Harvard Square must be the place for which the French wrote “the more things change, the more they stay the same,” and that’s never truer than on a summer evening like last Monday, July 11. I got off the Red Line that night and walked toward the Charles, past legions of cyclists, girls strumming acoustic guitars, and a foreign film title on the Brattle marquee. Passing Charlie’s Kitchen, I crossed Mt. Auburn St. to the Charles Hotel.
And I found a special little gem of a concert there by the Zac Zinger Group in the courtyard of the Regattabar. It’s one of many student events hosted by Berklee in its “Summer in the City” series. The series has spread to pockets all over town (and offshore on the Boston Harbor Islands and Martha’s Vineyard). The concept evolved over the last several years, Berklee’s Vice President for External Affairs Tom Riley told me. It’s a win-win for Berklee students who need venues, and listeners who want to hear students’ music.
Sponsored by Natixis Global Asset Management, the series now extends beyond Boston, with bookings as far west as Hawaii and as far north as Toronto. Equally wide is its scope of musical genres, including bluegrass, singer/songwriters, world music and other styles. According to Michael Borgida, who manages the Boston concerts, the most popular shows here are Harborwalk Sounds at ICA and the Tito Puente Latin Music Series. Last year’s Tito Puente concert at City Hall Plaza had an estimated audience of 25,000. (Mention that to the folks who eliminated the Latin Jazz category from the Grammies this year.)
But to get back to the Zac Zinger Group concert that kicked off the Regattabar series – it filled the hotel’s courtyard under cooperative skies with a crowd of babyboomers, babes, and babies who stayed for the whole show. Zinger, ably supported by Kellan Thomas on fretless bass and drummer Alex Melcher, played a clean alto sax with good tone. His all-original sets were largely funk, with some lyrical ballads on which he played EWI. Zinger has potential in composition, and is also a fine band leader with a sure sense of dynamics, which his group follows carefully. A guest appearance by Clay Lyons on tenor sax shows how much Zinger will grow as he adds other horn players for trades, solos and scored lines.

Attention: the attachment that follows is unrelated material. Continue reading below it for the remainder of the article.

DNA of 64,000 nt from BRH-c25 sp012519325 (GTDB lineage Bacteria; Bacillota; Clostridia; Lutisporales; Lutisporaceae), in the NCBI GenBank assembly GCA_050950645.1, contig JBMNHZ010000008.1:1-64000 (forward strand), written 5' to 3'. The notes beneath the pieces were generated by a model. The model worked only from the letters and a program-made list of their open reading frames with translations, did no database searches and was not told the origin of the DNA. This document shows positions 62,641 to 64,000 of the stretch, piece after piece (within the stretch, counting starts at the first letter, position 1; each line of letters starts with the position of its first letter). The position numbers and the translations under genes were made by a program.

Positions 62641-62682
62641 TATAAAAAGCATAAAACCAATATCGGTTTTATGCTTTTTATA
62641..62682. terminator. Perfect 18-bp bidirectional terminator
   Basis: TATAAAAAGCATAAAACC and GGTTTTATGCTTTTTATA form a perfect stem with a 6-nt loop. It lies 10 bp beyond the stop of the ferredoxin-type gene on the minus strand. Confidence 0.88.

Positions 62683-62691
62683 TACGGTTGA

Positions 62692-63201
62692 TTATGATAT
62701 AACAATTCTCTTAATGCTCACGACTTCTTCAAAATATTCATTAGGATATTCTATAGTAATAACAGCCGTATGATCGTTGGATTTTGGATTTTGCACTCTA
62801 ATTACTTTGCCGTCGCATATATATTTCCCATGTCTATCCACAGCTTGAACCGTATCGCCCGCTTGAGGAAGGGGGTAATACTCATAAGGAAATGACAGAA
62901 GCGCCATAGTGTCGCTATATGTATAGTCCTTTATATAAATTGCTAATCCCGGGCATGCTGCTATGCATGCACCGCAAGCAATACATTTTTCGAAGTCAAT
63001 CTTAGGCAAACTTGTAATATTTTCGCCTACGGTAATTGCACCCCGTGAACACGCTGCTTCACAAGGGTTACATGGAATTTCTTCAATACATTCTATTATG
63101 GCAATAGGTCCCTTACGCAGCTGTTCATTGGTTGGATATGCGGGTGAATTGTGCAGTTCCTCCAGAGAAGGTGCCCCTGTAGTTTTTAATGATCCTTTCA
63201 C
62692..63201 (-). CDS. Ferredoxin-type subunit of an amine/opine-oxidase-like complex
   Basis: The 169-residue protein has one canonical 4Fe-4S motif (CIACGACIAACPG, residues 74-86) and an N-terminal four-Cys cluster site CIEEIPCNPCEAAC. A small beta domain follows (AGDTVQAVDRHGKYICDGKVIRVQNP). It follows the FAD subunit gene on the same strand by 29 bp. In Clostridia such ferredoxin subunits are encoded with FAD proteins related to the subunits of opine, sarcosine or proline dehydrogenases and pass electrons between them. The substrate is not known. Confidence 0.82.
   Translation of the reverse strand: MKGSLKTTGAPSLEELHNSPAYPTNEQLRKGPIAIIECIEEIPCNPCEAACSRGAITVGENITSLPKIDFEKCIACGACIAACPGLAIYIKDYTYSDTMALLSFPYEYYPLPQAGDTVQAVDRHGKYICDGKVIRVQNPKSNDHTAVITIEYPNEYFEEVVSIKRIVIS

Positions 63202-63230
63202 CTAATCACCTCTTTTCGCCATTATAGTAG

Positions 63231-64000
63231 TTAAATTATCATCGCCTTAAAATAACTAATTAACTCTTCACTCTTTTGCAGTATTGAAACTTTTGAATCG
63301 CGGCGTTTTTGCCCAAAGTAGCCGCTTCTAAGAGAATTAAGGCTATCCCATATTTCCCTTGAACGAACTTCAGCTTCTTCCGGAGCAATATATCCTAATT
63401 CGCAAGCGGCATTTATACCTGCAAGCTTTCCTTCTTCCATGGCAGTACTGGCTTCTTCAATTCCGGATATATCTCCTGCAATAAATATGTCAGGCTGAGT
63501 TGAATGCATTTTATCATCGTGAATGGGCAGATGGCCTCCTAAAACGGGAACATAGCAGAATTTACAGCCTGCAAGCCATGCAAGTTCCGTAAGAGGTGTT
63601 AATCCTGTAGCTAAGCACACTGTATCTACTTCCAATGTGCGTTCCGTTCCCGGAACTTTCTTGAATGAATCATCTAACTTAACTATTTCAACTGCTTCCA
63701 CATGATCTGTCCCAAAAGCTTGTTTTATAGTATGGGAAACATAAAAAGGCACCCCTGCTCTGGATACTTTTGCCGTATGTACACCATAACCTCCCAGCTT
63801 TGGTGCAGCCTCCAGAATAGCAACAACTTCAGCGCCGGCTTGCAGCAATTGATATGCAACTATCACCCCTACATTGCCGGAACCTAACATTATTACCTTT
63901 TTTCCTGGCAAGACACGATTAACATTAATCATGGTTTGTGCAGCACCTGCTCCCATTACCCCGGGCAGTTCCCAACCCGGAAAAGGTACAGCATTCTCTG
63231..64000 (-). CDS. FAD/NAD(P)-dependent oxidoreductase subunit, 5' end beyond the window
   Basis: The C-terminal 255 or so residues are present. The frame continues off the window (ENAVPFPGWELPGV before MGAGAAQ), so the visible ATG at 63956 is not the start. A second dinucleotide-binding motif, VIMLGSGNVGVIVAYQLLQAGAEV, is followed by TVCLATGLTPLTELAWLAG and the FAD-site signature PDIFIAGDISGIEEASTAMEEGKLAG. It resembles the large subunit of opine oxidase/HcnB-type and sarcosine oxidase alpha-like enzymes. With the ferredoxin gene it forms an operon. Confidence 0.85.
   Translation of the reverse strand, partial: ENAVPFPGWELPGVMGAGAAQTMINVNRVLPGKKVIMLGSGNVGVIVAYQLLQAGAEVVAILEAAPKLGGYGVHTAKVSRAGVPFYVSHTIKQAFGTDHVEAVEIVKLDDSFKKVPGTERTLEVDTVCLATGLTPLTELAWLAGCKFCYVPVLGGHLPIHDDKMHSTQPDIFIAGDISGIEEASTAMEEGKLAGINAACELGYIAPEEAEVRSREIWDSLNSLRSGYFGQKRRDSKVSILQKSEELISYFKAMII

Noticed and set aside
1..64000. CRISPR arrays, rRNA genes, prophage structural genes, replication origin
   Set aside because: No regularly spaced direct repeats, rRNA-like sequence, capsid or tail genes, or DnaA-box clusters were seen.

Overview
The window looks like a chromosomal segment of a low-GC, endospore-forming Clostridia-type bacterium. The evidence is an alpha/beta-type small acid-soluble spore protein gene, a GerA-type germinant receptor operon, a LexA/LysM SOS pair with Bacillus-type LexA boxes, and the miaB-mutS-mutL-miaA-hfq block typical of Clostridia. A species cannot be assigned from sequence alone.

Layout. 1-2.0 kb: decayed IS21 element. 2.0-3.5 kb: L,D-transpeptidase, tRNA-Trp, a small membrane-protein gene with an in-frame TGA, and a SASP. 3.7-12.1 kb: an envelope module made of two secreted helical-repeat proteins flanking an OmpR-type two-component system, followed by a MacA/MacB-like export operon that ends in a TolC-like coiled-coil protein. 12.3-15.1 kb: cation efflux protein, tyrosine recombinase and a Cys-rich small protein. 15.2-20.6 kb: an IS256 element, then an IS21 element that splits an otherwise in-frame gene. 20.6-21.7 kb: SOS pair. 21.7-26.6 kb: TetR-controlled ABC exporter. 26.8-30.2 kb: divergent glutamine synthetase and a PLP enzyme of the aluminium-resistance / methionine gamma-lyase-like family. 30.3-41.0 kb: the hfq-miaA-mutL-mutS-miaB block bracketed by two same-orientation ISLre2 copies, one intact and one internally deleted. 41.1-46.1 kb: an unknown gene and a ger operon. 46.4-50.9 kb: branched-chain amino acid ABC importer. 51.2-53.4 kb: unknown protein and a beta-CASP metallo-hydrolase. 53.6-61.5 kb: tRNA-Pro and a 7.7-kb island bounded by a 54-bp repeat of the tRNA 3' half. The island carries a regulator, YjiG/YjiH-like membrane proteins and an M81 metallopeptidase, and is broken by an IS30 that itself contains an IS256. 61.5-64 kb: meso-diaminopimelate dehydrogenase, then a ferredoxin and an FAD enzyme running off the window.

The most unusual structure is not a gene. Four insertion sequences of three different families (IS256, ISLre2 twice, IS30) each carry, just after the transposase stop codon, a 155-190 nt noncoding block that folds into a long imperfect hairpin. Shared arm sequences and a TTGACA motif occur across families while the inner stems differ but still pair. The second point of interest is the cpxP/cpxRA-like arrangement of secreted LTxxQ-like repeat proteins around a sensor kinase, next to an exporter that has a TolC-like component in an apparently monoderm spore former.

Keep an eye on keyboardist Abraham Olivo. He is already a very accomplished pianist with fluidity, speed, understanding of stylistic nuance and strong musicality. And he has so much fun playing that instrument! Olivo finished each run lifting his fingers off the keys with a smile. If he hasn’t already played for Danilo Perez at the Berklee Global Jazz Institute, he might want to do that one day soon.
When the concert ended, the musicians quickly made their way to the burger grill, in that time-honored tradition of grabbing a free meal at the gig as soon as you can. On the way to the chow line, bassist Kellan Thomas mused on what their plans were, individually and collectively. It’s a pretty open agenda. “See what develops here, or New York, whatever comes along,” he said. For now, it’s playing in Boston, in the summer, in the city. http://www.berklee.edu/events/summer/